Captain Scarlet followed Thunderbirds in 1967 and this program provided a definite point of departure between all that came before and what would come in the future. By the time Century 21 began to plan Captain Scarlet, much smaller electrical solenoids were now available. As mentioned before, the size of the puppet heads was primarily dictated by the size of the solenoids that had to be fitted into the heads to actuate the lip-sync mechanism. The new smaller solenoids could be fitted into the puppet's bodies, thus, permitting the use of perfectly proportioned heads for the very first time. It was decided then that the new Captain Scarlet series would use puppets with true to scale human proportions.
The decision to use accurately proportioned puppets was revolutionary and the entire format of Captain Scarlet was organized to take advantage of the new puppets. For one thing, the new accurate puppets would require a corresponding overall upgrade in the realism of miniature sets and vehicles. A conscious effort would be made to make everything as realistic as possible. The plotlines and screenplays would have to be a bit more serious too. In the main, Captain Scarlet would be played straight without any of the frequent 'cute' hijinks incorporated into the earlier Supermarionation programs.
The realistically proportioned puppets had one major problem. The new proportions tended to restrict their range of movement. Unlike the situation in the past, where the puppets were occasionally seen to walk, no effort would be expended to make the new Captain Scarlet puppets walk. Indeed, in many cases, they would be shown only in head and shoulder shots using the new under control puppets developed for Thunderbirds. Although this decision enhanced the realism of the puppets, it did restrict the action a bit and many complain that the puppet scenes in Captain Scarlet tend to be a bit static and 'boring'.
Captain Scarlet made extensive use of the new under control puppets. These were actually stringless head and torso puppets that were controlled by an arrangement of levers and wires from beneath the sets. Such puppets could be placed in enclosed aircraft cockpits, such as the Angels in their interceptors, without the wire hole commonly seen in Stingray and Thunderbirds. Such stringless puppets could also be filmed in close-up without any wires showing.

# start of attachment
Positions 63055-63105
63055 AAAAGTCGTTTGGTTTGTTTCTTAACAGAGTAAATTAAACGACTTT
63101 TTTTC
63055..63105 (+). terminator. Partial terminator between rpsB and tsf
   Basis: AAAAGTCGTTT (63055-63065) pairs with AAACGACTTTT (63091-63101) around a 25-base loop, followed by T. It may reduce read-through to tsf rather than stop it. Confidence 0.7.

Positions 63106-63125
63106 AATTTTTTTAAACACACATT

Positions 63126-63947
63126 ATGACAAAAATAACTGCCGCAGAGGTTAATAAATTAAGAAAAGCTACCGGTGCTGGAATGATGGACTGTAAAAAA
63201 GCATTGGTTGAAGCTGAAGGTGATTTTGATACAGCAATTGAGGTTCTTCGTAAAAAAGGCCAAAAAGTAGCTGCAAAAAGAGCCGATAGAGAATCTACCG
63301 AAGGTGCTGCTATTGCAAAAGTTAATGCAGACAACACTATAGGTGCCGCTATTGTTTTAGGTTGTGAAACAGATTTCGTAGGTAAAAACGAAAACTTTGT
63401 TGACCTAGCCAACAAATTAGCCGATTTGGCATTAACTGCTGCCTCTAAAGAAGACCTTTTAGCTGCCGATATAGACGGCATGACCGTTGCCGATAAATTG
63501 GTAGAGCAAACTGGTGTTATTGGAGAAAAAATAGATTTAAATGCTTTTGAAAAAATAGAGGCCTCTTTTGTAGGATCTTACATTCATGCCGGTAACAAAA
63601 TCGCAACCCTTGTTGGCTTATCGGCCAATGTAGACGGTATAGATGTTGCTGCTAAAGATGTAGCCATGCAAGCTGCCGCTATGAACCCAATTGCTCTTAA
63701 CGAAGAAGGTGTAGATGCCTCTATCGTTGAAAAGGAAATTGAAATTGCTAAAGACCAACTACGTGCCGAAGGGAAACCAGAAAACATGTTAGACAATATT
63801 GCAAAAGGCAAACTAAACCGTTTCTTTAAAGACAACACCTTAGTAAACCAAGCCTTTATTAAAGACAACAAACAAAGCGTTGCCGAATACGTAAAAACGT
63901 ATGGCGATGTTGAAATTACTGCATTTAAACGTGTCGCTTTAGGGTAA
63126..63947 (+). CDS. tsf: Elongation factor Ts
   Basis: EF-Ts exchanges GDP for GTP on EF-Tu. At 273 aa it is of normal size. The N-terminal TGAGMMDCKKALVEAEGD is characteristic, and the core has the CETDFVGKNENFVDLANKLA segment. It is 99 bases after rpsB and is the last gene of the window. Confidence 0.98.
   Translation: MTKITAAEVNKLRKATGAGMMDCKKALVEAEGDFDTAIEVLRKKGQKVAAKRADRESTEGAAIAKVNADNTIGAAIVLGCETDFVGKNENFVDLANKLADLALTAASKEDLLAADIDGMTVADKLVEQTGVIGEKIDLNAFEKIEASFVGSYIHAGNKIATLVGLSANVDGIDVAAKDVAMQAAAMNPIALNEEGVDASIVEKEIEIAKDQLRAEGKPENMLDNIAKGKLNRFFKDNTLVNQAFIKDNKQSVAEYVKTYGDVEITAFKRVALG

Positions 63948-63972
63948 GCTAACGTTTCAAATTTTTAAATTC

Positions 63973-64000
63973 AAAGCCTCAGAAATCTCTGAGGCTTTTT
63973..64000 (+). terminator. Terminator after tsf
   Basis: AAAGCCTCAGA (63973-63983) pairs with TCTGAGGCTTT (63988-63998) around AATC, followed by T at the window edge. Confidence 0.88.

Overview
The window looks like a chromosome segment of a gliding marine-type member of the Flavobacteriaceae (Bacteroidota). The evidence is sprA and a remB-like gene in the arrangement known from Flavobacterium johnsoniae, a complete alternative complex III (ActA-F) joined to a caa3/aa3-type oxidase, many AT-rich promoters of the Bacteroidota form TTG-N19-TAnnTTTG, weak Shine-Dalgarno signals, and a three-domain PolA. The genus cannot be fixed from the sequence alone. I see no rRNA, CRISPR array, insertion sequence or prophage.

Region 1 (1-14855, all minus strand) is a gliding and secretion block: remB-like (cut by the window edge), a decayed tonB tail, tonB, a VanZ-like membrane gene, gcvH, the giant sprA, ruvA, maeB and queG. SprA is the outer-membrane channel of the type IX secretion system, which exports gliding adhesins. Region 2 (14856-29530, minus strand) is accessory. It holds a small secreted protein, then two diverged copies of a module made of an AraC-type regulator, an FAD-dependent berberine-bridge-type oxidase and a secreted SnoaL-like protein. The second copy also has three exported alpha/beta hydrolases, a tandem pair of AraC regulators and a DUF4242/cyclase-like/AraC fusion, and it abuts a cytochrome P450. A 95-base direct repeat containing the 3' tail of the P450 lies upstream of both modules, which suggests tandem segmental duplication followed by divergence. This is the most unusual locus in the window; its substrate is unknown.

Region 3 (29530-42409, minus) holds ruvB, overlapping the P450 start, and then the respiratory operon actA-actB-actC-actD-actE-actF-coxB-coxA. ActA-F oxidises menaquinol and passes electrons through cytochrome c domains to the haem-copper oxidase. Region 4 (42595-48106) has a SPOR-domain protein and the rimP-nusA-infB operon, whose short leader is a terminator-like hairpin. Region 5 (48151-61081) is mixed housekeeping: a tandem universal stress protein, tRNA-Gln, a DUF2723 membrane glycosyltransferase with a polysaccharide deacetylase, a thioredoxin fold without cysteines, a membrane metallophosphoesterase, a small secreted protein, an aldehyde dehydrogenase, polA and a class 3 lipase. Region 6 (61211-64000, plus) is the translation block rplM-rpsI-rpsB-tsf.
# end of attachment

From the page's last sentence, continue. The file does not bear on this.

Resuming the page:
One minor additional advantage of using the wireless under control puppets in Captain Scarlet was that for the first time, a puppet character could be made to appear as if it was walking under a doorway. In the past, shots either ended on one side of a doorway and cut to something else or the tops of doorways were removed as the puppet walked by to clear the wires. In Captain Scarlet, the usual technique was to move the under control puppet's shoulders to simulate walking and either pass it through a full doorway or move a wheeled set incorporating the doorway and a section of wall past the stationary puppet.
The bodies of the Captain Scarlet puppets were constructed from plastic 'kits' that were molded by a contractor. The contractor provided parts for large male, large female, small male, and small female puppet bodies. A large 'cast' of main character heads and minor character heads were produced. The old method of using temporary clay features to build 'guest' characters was scrapped in favor of building a large 'library' of minor character heads which could be adapted through new wigs and other minor features to 'create' new characters. An interesting idea which was unfortunately never carried out, was to model a different guest star character in each episode on the features of a famous actor, who would also provide the puppet character's voice.
One element of the enhanced realism of the new Captain Scarlet type puppet was the fact that the eyes were produced by a revolutionary new process. As even the smallest artificial human eyes used in the Thunderbirds puppets were far out of scale for the smaller heads of the Captain Scarlet puppets, something new was required. The solution was to build the eyes using clear plastic hemispheres into which was glued a reduced color photograph of an actual human eye's pupil. When the surrounding clear plastic was painted white from behind, the effect was of a perfect glossy human eye.